MIN +1
MAX +4
Cloudy/Wind / 07:42 AM / Traffic

Lugovoi Submits Bill Raising Pressure on 'Foreign Agents'

State Duma deputy Andrei Lugovoi submitted a bill on Friday that would allow the Justice Ministry to impose the politically charged "foreign agent" label on non-commercial organizations, Russian media reports said.

A law passed in 2012 obliges all nongovernmental organizations that receive foreign funding and engage in "political activity" to register as "foreign agents" with the ministry. So far, nearly all NGOs have refused to register because they fear that they will be persecuted if they accept the tag, which they say carries connotations of spying.

Some NGOs have been fined for refusing to register.

Lugovoi's bill would effectively take the decision out of the NGOs' hands, though they could still appeal the ministry's decision to include them on the "foreign agents" register in court, the RIA Novosti state news wire reported.

The bill would also give the Russian authorities more power to carry out inspections on unregistered NGOs without providing prior notification, Itar-Tass reported.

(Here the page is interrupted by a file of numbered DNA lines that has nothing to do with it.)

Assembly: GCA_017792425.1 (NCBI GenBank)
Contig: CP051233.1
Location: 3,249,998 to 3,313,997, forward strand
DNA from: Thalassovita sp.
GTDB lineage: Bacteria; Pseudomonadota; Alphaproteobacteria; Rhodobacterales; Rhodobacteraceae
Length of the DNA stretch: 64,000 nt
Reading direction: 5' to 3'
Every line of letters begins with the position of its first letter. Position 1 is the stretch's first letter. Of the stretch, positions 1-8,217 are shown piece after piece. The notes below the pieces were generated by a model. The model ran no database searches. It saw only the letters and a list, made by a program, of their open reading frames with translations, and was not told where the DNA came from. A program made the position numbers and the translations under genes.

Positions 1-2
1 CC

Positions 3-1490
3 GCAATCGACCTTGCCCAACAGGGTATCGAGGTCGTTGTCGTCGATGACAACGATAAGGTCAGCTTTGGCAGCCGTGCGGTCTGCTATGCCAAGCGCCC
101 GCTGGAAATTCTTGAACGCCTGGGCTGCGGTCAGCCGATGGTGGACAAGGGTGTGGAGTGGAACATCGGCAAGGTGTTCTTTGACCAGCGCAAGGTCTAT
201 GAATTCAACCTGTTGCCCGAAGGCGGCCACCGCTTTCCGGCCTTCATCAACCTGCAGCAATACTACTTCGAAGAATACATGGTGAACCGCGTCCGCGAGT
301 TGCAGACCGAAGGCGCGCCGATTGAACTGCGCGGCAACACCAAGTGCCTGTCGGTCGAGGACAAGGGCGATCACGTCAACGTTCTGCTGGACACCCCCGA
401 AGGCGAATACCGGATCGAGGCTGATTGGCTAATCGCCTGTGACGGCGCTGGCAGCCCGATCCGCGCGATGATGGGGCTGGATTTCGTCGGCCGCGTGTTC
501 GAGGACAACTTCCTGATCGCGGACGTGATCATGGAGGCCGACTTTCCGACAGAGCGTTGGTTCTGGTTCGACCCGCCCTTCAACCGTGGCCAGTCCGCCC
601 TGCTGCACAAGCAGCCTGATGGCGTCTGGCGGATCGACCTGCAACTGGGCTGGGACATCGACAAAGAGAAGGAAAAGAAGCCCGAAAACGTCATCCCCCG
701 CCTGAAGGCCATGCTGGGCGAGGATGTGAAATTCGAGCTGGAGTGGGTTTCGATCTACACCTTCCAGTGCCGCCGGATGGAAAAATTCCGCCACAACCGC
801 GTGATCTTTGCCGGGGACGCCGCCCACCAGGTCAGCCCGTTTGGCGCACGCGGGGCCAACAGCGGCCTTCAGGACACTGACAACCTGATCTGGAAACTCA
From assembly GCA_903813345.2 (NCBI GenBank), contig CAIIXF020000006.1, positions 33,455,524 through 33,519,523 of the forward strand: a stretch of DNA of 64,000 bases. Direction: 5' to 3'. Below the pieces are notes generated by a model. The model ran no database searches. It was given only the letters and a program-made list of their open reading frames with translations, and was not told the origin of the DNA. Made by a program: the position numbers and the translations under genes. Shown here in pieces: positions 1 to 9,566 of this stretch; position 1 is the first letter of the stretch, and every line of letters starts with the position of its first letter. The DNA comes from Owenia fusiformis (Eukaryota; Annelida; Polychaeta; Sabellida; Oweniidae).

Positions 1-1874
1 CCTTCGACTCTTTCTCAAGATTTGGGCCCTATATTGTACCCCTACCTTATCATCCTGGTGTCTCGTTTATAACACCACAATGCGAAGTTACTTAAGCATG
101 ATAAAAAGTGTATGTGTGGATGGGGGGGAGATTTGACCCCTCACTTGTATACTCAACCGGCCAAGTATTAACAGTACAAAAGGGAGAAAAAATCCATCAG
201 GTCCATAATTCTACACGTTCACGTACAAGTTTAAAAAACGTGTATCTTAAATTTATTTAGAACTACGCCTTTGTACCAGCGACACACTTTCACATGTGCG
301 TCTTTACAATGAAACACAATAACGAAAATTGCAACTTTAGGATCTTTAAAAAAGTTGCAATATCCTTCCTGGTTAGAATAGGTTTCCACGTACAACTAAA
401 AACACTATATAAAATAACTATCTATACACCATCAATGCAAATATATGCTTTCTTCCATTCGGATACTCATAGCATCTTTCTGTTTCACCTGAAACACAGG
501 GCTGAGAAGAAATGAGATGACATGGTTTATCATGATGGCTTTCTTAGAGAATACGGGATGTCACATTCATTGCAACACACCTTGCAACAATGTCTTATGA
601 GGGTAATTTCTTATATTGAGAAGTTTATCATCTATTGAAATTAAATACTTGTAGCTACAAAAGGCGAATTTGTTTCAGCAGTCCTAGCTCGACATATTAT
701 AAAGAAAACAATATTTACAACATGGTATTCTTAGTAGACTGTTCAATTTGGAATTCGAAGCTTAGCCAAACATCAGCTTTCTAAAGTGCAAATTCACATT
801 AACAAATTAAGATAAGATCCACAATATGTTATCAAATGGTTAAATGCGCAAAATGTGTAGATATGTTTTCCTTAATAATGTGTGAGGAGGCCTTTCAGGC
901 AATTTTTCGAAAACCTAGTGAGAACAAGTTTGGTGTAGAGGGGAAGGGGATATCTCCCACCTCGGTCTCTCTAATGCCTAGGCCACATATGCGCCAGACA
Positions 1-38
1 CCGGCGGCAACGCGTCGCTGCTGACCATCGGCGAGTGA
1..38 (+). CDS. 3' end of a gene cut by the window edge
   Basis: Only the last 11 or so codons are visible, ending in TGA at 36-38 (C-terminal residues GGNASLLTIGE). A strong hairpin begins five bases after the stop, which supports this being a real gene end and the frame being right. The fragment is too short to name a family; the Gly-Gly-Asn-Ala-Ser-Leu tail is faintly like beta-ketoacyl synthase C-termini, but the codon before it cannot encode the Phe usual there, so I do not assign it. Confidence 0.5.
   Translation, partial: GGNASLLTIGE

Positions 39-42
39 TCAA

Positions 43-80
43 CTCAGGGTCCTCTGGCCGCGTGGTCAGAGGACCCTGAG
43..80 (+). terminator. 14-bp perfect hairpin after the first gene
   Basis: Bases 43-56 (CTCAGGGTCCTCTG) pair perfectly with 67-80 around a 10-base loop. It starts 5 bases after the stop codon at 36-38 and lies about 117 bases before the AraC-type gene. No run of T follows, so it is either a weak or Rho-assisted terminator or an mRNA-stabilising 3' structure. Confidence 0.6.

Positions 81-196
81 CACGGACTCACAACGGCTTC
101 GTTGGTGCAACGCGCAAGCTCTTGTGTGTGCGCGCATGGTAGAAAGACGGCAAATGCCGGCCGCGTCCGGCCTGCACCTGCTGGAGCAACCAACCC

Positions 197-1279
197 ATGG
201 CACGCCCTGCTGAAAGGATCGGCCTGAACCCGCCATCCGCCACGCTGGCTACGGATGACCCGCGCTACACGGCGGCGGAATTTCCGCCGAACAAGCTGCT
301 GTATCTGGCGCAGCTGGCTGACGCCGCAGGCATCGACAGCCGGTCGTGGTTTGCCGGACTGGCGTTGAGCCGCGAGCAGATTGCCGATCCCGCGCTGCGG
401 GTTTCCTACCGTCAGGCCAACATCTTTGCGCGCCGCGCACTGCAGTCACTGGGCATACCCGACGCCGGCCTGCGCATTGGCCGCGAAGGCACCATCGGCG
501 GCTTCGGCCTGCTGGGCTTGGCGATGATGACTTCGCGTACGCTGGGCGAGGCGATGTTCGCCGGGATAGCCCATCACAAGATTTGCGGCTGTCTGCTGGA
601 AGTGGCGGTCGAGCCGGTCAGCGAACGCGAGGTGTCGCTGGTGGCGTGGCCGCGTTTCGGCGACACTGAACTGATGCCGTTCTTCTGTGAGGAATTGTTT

The government has said that the 2012 "foreign agents" law was needed to reduce the influence of foreign governments on Russian politics, but critics say its sole intention was to put pressure on civil society and limit dissent.

Lugovoi, a member of the Liberal Democratic Party, told that his bill is not an attempt to repress NGOs, but to provide greater transparency. "Russians must know who is financing organizations that are engaged in political activities" in Russia, he said.

See also:

U.S. Education NGO American Councils Ordered to Cease Operations

See also:

Extremism Probe Into Russian NGO Director Closed After Record Fine Paid

Hundreds of Russian NGOs Penalized Last Year Amid Government Crackdown

Russian Media NGO Pays Biggest Fine So Far Under Foreign Agent Law

From the Web

Dear reader,

Due to the increasing number of users engaging in personal attacks, spam, trolling and abusive comments, we are no longer able to host our forum as a site for constructive and intelligent debate.

It is with regret, therefore, that we have found ourselves forced to suspend the commenting function on our articles.

The Moscow Times remains committed to the principle of public debate and hopes to welcome you to a new, constructive forum in the future.


The Moscow Times